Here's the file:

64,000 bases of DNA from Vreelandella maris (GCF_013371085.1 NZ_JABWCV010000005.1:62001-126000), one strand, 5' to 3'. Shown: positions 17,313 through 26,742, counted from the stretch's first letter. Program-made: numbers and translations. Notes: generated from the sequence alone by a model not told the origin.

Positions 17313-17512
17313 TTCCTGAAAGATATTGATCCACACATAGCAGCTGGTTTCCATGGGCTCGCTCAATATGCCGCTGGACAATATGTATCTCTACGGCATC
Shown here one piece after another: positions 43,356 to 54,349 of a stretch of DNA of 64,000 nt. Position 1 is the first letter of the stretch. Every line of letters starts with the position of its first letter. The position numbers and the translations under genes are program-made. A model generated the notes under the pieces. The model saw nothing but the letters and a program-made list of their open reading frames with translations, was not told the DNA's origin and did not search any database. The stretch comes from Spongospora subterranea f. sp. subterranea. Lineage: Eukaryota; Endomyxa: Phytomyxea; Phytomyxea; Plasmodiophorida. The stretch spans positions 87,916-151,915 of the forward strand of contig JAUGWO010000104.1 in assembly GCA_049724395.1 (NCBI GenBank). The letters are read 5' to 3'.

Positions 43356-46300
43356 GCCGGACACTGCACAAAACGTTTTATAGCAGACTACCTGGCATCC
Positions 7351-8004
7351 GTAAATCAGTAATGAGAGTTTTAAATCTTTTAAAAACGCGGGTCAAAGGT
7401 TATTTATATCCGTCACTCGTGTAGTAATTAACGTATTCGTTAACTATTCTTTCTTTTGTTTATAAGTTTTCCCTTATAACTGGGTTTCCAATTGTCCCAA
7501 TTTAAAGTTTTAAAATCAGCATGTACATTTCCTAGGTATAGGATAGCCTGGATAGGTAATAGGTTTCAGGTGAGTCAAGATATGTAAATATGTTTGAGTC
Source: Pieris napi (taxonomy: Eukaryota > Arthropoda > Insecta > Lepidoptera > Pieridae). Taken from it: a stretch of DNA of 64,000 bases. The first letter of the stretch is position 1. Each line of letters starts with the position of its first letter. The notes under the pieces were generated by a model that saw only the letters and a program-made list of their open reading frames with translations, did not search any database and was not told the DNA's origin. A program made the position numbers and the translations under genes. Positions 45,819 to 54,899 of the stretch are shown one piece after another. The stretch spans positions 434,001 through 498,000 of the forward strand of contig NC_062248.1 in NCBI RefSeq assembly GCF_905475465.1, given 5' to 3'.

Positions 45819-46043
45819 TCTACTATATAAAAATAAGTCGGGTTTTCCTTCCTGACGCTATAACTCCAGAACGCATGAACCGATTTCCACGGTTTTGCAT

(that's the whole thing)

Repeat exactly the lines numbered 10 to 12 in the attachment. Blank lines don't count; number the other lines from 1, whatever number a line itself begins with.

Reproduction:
7501 TTTAAAGTTTTAAAATCAGCATGTACATTTCCTAGGTATAGGATAGCCTGGATAGGTAATAGGTTTCAGGTGAGTCAAGATATGTAAATATGTTTGAGTC
Source: Pieris napi (taxonomy: Eukaryota > Arthropoda > Insecta > Lepidoptera > Pieridae). Taken from it: a stretch of DNA of 64,000 bases. The first letter of the stretch is position 1. Each line of letters starts with the position of its first letter. The notes under the pieces were generated by a model that saw only the letters and a program-made list of their open reading frames with translations, did not search any database and was not told the DNA's origin. A program made the position numbers and the translations under genes. Positions 45,819 to 54,899 of the stretch are shown one piece after another. The stretch spans positions 434,001 through 498,000 of the forward strand of contig NC_062248.1 in NCBI RefSeq assembly GCF_905475465.1, given 5' to 3'.

Positions 45819-46043